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Entry Strategies: Joint Ventures and Strategic Alliances

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Entry Strategy and Organization Structure. Control over Local Operations ... Opportunism. Knowledge Expropriation. Preclusion of the Strategic Imperative. Obsolescence ... – PowerPoint PPT presentation

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Title: Entry Strategies: Joint Ventures and Strategic Alliances


1
Entry StrategiesJoint Ventures and Strategic
Alliances
  • Timothy Devinney

2
Entry Modes
3
Entry Strategy and Organization Structure
4
Trade-offs in Market Entry Choices
5
The Dimensionality of Strategic Alliances
6
Rationales for the Formation of Strategic
Alliances
  • To achieve, with one's partner, EOS and EOSc
  • To achieve efficiencies in learning
  • Access the partners competitive and
    non-separable assets
  • Reduce risk in the usage of assets
  • To achieve or counteract power in the marketplace
  • Accelerate industry standards
  • Encircle/absorb new competitors
  • To "test ride" a new organisational form
  • Experiment with alternative industry
    evolutionsVenture capital
  • To circumvent trade barriers
  • To preclude competition

A JV is used for the transfer of organizationally
embedded knowledge that cannot be easily
blueprinted or packaged through licensing or
market transactions
Kogut (1988)
7
The Potential Concerns in Forming Strategic
Alliances
  • Opportunism
  • Knowledge Expropriation
  • Preclusion of the Strategic Imperative
  • Obsolescence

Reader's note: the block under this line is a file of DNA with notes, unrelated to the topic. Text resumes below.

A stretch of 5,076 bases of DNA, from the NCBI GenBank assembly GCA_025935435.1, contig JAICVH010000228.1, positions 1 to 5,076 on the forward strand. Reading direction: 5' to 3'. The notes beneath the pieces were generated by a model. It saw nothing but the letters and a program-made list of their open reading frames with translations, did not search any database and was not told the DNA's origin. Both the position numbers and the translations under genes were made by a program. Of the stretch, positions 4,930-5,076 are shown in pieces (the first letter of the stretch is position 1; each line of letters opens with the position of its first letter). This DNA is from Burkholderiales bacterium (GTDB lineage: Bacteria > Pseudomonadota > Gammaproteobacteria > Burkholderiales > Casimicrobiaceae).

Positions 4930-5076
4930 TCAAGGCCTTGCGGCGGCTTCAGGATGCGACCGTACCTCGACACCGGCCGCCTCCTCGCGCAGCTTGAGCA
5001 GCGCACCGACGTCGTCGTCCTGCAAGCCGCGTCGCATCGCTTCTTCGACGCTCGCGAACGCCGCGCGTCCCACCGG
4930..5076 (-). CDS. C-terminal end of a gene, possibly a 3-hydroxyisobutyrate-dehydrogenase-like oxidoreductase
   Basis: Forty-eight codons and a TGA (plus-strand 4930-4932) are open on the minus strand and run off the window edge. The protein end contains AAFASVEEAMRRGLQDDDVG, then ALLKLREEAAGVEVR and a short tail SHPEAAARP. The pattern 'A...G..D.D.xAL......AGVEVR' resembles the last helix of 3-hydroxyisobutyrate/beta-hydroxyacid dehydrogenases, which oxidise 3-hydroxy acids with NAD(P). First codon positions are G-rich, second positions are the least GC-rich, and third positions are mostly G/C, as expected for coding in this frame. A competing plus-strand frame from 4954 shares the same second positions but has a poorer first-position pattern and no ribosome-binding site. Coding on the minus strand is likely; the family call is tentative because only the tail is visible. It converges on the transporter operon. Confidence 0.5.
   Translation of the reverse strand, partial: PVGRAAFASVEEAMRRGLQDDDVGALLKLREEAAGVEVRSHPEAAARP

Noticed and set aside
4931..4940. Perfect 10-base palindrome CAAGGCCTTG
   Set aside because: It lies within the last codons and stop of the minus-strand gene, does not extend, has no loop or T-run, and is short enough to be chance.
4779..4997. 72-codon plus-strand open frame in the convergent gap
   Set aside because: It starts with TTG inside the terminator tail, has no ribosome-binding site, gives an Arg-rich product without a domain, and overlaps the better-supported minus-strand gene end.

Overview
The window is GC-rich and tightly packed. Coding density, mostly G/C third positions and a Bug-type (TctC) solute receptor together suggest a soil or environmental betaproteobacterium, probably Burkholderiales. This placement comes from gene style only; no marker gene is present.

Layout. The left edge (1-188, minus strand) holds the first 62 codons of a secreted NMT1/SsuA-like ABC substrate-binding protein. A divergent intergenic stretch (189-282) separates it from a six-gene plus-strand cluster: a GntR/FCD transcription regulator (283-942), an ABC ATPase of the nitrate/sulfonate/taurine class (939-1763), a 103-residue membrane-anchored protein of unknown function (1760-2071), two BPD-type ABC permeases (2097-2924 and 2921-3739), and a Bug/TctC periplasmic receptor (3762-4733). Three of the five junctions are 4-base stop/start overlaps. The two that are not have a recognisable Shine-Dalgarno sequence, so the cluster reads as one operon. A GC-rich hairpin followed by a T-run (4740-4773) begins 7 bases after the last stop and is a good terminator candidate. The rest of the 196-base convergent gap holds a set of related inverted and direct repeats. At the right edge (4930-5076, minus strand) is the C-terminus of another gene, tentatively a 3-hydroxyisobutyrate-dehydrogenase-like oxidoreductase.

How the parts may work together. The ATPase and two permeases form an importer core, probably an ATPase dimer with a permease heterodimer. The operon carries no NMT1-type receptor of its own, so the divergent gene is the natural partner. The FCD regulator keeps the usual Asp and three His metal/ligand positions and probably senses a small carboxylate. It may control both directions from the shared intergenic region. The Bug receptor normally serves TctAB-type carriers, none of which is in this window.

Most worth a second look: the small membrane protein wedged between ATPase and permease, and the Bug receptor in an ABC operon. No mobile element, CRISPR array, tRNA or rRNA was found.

8
Limits to Strategic Alliance Networks
  • Organisational Constraints
  • Management numbers and time
  • Limits of rationalisation of operations
  • Strategic Constraints
  • Limited availability of partners
  • Competition/conflict amongst network alliances
  • Dependency
  • Loss of control over company strategy
  • Loss of control of economic rents

9
Factors Affecting the Successful Management of
Strategic Alliances (in order of importance)
  • TMT Commitment
  • Mutual Trust
  • Sensitivity to Company Culture
  • Lower Level Management Commitment
  • Sensitivity to National Culture
  • Wide Dissemination of Information
  • Good Dispute Resolution Mechanisms
  • Congruent Goals

Source Faulkner (1995)
10
Factors Affecting the Failure of Strategic
Alliances
  • Too Many Organisations Involved in Decision
    Making
  • Conflicting Cultures
  • Conflicting Strategic Intent
  • Incompatible Personalities (TMTs and Alliance
    Teams)
  • Disengagement of the Original Alliance
    Negotiators
  • Lack of Performance on the Part of the Alliance
  • Lack of Trust
  • Changing Environmental Circumstances Lead to New
    Goals
  • Inability to Master the Transfer of
    Skills/Knowledge
  • Benefits/Costs of the Alliance Skew Towards One
    Partner

11
Factors Affecting the Successful Evolution of
Strategic Alliances
  • Bonding of the External Challenge
  • Ability to Disseminate Learning
  • Balanced Benefits to the Partners
  • Reviewed Learning
  • The Balanced Development of Each Partner's
    Competitive Advantages
  • Flexibility in the Original Alliance and in the
    Attitude of the Partners

Source Faulkner (1995)
12
Levels of Trust
Individual Trust
Individual
Individual
Individual
Individual
Inter-Organisational Trust
Individual
Individual
Individual
Individual
Trust
Individual
Trust
Individual
Intra-Organisational
Trust
13
Trust and the Strategic Alliance Relationship
Trustworthness exists when one partner will not
exploit the exchange vulnerabilities of another
partner
Barney (1996)
TYPE
DEFINITION